Loading
Search
NEWS STORIES

A Family adapts to new challenges of a child with Down SyndromeSubmitted: 11/13/2013
Story By Melissa Constanzer

A Family adapts to new challenges of a child with Down Syndrome
GLEASON - We all want perfect, healthy, and happy babies but sometimes things don't go as perfectly as planned. One Gleason woman and her family learned how to accept this.

"The second I looked at the picture, I knew he had Down Syndrome," said Shannon Staskiewicz.

Shannon Staskiewicz couldn't lose that thought when she first saw her new baby boy.

"I was depressed, I was angry, I was grieving, you know, I expected to have this perfect little boy. And while he is perfect in his own way, it took a long time to make that connection. When I looked at him, all I saw was Down Syndrome, I didn't see Hunter," says Shannon.

She couldn't prepare for this. So she turned to other mothers online for help.

"I, you know, connected with a number of mom's on face book and they were so helpful. You know, just to say, that's normal, you know, it's normal to be sad, it's normal to be angry, but now you need to accept him for who he is," said Shannon.

But the family couldn't afford for the anger to last long. Hunter needed lots of care and attention.

"About twenty-five to forty percent of all Down Syndrome babies have some form of cardiac malformation," said Dr. Dennis McFadden, Shannon's OB/GYN.

Hunter had a hole in his heart that healed on its own. But he was born with breathing issues. His lungs aren't as strong as they should be.

"With Hunter, putting him in daycare doesn't work well. He doesn't have a very good immune system...Three days, he would be home sick," says Staskiewicz.

Shannon had to quit her job to take care of Hunter. It put extra stress on her family but she believes it was worth it. The only difference from her other children is that Hunter grows and learns at a slower rate.

"So it's just that longer extended timeline. Otherwise he's stubborn, he's sweet, he is, you know, can get into things that he's not supposed to. We're just getting ready to install a baby gate because now with him being more mobile, he's into everything," stated Shannon.

"We're not going to let the fact that he has Down Syndrome hold him down, or let anything get in his way because he can do everything anybody else can do," says Shannon.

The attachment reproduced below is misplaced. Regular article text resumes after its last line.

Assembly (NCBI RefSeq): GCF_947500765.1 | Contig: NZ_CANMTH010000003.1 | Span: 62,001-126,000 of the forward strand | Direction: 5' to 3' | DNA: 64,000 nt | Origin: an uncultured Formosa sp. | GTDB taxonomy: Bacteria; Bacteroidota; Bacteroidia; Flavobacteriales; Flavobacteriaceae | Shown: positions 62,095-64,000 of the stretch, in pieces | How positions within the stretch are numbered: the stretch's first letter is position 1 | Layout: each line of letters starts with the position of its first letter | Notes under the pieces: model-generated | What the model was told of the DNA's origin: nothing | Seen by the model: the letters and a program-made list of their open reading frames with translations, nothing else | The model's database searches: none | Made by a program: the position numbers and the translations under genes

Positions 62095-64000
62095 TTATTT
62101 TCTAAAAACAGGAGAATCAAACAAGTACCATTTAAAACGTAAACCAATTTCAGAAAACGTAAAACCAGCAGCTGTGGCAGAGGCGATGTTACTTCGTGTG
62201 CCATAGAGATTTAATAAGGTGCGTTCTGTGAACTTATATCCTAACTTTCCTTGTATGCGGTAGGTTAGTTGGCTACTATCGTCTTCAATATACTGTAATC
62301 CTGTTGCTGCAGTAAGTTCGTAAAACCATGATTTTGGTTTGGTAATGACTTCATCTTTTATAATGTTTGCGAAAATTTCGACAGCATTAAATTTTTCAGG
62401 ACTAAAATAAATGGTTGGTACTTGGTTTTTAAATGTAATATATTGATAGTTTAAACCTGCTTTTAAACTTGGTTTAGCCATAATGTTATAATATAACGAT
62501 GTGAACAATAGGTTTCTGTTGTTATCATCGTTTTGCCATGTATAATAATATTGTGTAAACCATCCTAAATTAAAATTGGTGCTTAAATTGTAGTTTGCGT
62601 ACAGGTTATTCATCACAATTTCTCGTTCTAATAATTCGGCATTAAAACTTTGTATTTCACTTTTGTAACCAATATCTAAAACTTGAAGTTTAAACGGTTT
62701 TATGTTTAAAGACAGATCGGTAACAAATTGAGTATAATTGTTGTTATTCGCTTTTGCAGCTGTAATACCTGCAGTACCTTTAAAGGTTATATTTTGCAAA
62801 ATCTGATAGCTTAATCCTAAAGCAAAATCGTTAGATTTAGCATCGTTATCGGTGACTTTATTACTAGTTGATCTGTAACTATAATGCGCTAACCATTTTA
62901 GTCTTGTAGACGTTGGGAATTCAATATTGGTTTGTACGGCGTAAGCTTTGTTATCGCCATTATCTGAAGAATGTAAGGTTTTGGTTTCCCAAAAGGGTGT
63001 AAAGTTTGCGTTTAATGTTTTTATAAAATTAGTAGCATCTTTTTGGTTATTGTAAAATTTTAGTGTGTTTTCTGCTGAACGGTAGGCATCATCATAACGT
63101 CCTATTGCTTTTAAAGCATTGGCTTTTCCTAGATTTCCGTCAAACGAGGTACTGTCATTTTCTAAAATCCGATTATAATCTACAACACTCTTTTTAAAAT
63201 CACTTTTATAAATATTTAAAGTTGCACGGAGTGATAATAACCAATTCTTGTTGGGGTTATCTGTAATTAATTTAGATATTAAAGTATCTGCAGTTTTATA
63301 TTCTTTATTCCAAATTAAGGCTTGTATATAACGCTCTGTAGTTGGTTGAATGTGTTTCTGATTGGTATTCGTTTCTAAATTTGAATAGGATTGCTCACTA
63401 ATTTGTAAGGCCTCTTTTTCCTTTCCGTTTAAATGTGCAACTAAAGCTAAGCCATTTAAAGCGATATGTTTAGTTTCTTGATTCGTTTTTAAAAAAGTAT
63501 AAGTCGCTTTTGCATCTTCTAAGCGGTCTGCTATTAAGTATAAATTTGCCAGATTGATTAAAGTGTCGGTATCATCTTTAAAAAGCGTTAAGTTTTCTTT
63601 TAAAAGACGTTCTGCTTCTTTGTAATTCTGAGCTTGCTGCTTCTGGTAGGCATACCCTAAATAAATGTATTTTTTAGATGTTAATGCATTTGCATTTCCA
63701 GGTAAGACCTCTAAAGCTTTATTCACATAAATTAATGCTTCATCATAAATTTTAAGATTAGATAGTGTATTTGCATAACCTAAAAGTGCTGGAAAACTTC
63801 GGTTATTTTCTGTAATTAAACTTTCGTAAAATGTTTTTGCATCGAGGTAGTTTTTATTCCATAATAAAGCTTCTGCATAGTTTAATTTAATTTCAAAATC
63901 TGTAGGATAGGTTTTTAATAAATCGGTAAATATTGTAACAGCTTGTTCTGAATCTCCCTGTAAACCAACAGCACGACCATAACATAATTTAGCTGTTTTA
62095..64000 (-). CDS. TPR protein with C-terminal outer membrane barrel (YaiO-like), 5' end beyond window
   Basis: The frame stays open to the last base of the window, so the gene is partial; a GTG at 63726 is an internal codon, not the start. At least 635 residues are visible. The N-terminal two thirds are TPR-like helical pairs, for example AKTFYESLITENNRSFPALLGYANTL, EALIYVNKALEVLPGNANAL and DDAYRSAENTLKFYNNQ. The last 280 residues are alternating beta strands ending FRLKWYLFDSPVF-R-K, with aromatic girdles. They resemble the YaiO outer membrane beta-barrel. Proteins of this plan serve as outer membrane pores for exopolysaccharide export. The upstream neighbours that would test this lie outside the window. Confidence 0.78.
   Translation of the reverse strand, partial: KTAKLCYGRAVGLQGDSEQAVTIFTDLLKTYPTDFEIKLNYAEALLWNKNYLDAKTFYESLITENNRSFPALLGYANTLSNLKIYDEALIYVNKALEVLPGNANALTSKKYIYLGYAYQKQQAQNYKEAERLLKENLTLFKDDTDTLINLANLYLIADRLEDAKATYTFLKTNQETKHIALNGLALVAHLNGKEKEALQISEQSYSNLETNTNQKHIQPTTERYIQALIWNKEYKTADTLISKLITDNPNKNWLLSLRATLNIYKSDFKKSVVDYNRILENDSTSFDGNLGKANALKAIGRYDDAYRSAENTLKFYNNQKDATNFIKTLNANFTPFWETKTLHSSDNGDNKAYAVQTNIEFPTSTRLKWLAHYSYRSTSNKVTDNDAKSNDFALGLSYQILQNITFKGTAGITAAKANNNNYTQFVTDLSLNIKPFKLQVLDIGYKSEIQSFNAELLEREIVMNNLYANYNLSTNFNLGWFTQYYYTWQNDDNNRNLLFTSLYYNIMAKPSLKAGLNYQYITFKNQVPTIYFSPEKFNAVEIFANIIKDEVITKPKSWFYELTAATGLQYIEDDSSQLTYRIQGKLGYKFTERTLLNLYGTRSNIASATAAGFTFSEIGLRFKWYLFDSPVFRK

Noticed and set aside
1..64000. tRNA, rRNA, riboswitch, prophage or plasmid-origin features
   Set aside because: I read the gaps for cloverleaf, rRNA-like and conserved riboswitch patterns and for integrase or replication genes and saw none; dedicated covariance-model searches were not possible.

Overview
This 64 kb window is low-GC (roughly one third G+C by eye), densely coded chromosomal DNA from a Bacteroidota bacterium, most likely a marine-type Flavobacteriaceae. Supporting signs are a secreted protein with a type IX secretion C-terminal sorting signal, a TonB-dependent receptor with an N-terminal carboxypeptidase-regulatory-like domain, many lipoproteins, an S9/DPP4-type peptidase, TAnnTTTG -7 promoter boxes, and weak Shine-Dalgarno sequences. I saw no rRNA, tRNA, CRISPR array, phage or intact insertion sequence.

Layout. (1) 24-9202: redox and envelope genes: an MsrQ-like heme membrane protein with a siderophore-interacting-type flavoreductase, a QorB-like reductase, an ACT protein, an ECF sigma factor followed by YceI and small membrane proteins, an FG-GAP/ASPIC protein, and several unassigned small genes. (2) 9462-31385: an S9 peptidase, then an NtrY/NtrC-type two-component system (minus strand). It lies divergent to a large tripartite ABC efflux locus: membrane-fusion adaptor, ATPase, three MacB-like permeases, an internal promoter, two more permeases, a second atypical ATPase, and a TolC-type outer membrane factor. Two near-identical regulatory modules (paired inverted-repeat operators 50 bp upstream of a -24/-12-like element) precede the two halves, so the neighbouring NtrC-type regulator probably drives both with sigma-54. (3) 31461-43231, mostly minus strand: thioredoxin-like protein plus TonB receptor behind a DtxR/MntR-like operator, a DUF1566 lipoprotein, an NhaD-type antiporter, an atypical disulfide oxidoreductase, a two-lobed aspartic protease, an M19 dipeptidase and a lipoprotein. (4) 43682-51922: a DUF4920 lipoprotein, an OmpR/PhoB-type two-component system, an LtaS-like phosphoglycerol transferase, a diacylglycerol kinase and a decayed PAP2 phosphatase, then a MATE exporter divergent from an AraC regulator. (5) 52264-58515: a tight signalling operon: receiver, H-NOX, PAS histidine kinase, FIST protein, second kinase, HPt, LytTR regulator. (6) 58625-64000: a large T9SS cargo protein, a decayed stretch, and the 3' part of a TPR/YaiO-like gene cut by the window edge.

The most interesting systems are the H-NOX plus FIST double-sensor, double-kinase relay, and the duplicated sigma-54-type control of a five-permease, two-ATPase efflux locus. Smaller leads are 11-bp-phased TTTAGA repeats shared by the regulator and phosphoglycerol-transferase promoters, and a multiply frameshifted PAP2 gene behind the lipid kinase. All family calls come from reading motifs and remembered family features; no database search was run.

Shannon has the same dreams and goals for Hunter as her other two children. But the road will undoubtedly be longer and tougher.

"I think it's very important to, have as much warning as you can from the patient standpoint. This can be a very shocking experience that can really be emotionally challenging at the time of birth," says Dr. McFadden.

"It's okay to, you know, be angry and he is worth it. He is absolutely, 100 percent worth every second," said Shannon.

If you want to learn more about Shannon's story, check out the Hello, Hunter Facebook page.

Related Weblinks:
Hello, Hunter - The Facebook Page

Text Size: + Increase | Decrease -
| Print Story | Email Story
Sponsored in part by HodagSports.com





 IN OTHER NEWS

Play Video

MANITOWISH WATERS - Heavy, gray smoke poured out of Kay Lackas's home in Manitowish Waters on Wednesday morning while firefighters rushed in, keeping her in a daze.

"I feel like that smoke, foggy," Lackas said.

Lackas was sleeping inside around 8:20 a.m. when she heard a loud bang of thunder, but she didn't think much of it until she smelled smoke.

+ Read More

Play Video

MERRILL - Autumn brings amber colors, acorns, and a lot of apples.

One local apple orchard is booming even though it underwent a few changes right before the picking season hit.

"I've taken over the farm, and we're transitioning now to ownership," said Olivia Telschow, who was a nurse for more than 12 years. But that all changed two years ago.

+ Read More

Play Video

ONEIDA COUNTY - A group of older adults feel like life just got started. Volunteers took about 20 young-at-heart seniors on an all-day ATV and UTV ride. 

They rode from Enterprise Camp ground down the west loop and around Pelican Lake.

+ Read More

PRICE COUNTY - Fall officially starts Friday, but you can already see signs of it in the trees.

One of the best places to view those colors is the Chequamegon-Nicolet National Forest.

+ Read More

Play Video

PRENTICE - To some people, a pile of scrap metal may look like garbage. But to Prentice High School teacher Quan Banh, many of the things he finds inside still have life to them. 

"I see that there are certain resources in there that could be used," said Banh. 

Banh has spent the last four years collecting old and new bikes as well as bike parts. 

+ Read More

MADISON - Nonpartisan attorneys for the Wisconsin Legislature say portions of a newly signed law that are designed to speed up legal appeals related to the Foxconn Technology Group's factory could be unconstitutional.

The analysis was prepared by attorneys for the Wisconsin Legislative Council at the request of Democratic state Senate Minority Leader Jennifer Shilling.

+ Read More

MADISON - A bipartisan band of young Wisconsin legislators has formed a group called the Wisconsin Future Caucus.

The caucus' co-chairs, Democratic Representative Amanda Stuck and Republican Representative Adam Neylon, announced the formation of the group during a news conference Wednesday.

They said they've got about 20 lawmakers 40 years or younger on board.

Neylon said the group will serve as a bipartisan platform to discuss issues affecting future generations.

He says the caucus plans to examine potential legislation dealing with self-driving cars and exempting young mothers from jury duty.

+ Read More
+ More General News
Search: 





Click Here